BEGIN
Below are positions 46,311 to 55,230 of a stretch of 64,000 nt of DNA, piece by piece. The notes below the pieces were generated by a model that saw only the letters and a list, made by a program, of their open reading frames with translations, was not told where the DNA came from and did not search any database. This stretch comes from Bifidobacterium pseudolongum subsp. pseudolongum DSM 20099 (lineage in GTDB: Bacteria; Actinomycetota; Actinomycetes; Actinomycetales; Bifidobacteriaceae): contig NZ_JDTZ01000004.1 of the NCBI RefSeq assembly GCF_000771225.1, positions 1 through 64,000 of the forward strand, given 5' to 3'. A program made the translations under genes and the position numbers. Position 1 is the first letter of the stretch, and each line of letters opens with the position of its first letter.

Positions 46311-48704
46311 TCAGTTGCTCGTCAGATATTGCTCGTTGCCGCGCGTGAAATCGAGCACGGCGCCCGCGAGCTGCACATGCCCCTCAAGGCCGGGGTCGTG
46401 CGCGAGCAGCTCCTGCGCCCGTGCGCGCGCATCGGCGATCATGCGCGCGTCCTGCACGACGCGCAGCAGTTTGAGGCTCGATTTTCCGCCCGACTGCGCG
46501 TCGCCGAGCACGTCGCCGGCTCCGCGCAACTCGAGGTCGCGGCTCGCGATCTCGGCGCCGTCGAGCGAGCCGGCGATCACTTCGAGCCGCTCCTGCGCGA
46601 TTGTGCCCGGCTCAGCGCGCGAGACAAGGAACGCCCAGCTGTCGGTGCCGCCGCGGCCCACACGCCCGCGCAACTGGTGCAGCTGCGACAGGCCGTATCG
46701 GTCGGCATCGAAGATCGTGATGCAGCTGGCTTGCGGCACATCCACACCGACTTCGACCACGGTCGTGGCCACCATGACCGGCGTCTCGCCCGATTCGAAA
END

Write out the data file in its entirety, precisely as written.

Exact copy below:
Below are positions 46,311 to 55,230 of a stretch of 64,000 nt of DNA, piece by piece. The notes below the pieces were generated by a model that saw only the letters and a list, made by a program, of their open reading frames with translations, was not told where the DNA came from and did not search any database. This stretch comes from Bifidobacterium pseudolongum subsp. pseudolongum DSM 20099 (lineage in GTDB: Bacteria; Actinomycetota; Actinomycetes; Actinomycetales; Bifidobacteriaceae): contig NZ_JDTZ01000004.1 of the NCBI RefSeq assembly GCF_000771225.1, positions 1 through 64,000 of the forward strand, given 5' to 3'. A program made the translations under genes and the position numbers. Position 1 is the first letter of the stretch, and each line of letters opens with the position of its first letter.

Positions 46311-48704
46311 TCAGTTGCTCGTCAGATATTGCTCGTTGCCGCGCGTGAAATCGAGCACGGCGCCCGCGAGCTGCACATGCCCCTCAAGGCCGGGGTCGTG
46401 CGCGAGCAGCTCCTGCGCCCGTGCGCGCGCATCGGCGATCATGCGCGCGTCCTGCACGACGCGCAGCAGTTTGAGGCTCGATTTTCCGCCCGACTGCGCG
46501 TCGCCGAGCACGTCGCCGGCTCCGCGCAACTCGAGGTCGCGGCTCGCGATCTCGGCGCCGTCGAGCGAGCCGGCGATCACTTCGAGCCGCTCCTGCGCGA
46601 TTGTGCCCGGCTCAGCGCGCGAGACAAGGAACGCCCAGCTGTCGGTGCCGCCGCGGCCCACACGCCCGCGCAACTGGTGCAGCTGCGACAGGCCGTATCG
46701 GTCGGCATCGAAGATCGTGATGCAGCTGGCTTGCGGCACATCCACACCGACTTCGACCACGGTCGTGGCCACCATGACCGGCGTCTCGCCCGATTCGAAA